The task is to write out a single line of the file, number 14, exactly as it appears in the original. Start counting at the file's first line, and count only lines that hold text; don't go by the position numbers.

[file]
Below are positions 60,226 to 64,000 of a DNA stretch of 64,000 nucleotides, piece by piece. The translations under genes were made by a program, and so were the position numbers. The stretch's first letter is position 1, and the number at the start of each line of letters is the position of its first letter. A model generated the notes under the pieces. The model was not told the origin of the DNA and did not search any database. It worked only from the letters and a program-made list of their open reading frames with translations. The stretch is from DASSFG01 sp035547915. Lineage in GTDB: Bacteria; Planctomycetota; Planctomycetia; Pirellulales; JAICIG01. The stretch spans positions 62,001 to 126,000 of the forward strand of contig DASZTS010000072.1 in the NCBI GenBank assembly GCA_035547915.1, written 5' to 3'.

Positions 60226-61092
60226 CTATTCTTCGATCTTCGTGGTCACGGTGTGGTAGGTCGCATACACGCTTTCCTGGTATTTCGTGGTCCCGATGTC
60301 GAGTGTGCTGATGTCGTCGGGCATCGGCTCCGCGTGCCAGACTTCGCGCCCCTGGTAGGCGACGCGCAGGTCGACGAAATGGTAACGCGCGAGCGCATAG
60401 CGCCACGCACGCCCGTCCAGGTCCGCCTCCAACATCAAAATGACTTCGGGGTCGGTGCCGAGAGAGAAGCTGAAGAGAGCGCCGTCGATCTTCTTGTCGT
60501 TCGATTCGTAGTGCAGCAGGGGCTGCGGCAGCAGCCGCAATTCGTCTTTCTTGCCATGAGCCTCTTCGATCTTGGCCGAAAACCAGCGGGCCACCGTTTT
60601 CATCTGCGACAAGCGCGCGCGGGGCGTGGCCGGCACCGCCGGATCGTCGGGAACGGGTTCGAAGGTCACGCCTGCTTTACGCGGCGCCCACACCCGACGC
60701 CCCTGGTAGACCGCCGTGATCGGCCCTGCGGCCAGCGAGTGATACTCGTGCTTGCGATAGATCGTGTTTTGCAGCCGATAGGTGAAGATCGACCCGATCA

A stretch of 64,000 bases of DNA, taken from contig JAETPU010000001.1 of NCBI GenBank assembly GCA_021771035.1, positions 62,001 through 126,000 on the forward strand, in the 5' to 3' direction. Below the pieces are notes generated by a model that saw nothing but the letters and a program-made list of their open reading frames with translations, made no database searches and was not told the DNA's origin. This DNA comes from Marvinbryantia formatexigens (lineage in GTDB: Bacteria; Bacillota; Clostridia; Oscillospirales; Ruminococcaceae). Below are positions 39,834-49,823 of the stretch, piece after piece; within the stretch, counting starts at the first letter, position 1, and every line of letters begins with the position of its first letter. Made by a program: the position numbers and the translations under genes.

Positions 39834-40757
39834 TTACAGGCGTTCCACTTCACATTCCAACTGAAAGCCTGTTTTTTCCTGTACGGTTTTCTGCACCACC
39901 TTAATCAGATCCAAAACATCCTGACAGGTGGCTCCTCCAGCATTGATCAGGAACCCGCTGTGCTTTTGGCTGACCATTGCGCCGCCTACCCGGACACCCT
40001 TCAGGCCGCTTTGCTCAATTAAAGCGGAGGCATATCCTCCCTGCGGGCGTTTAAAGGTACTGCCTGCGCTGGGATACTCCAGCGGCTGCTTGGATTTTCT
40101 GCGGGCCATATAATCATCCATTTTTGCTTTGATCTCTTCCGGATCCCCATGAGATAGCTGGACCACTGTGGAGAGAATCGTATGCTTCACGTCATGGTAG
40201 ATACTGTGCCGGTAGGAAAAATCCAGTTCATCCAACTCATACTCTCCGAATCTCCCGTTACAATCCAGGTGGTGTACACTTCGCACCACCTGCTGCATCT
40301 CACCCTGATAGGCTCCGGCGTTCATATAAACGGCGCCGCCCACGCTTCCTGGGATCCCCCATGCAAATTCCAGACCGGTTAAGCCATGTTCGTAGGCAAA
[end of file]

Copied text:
40101 GCGGGCCATATAATCATCCATTTTTGCTTTGATCTCTTCCGGATCCCCATGAGATAGCTGGACCACTGTGGAGAGAATCGTATGCTTCACGTCATGGTAG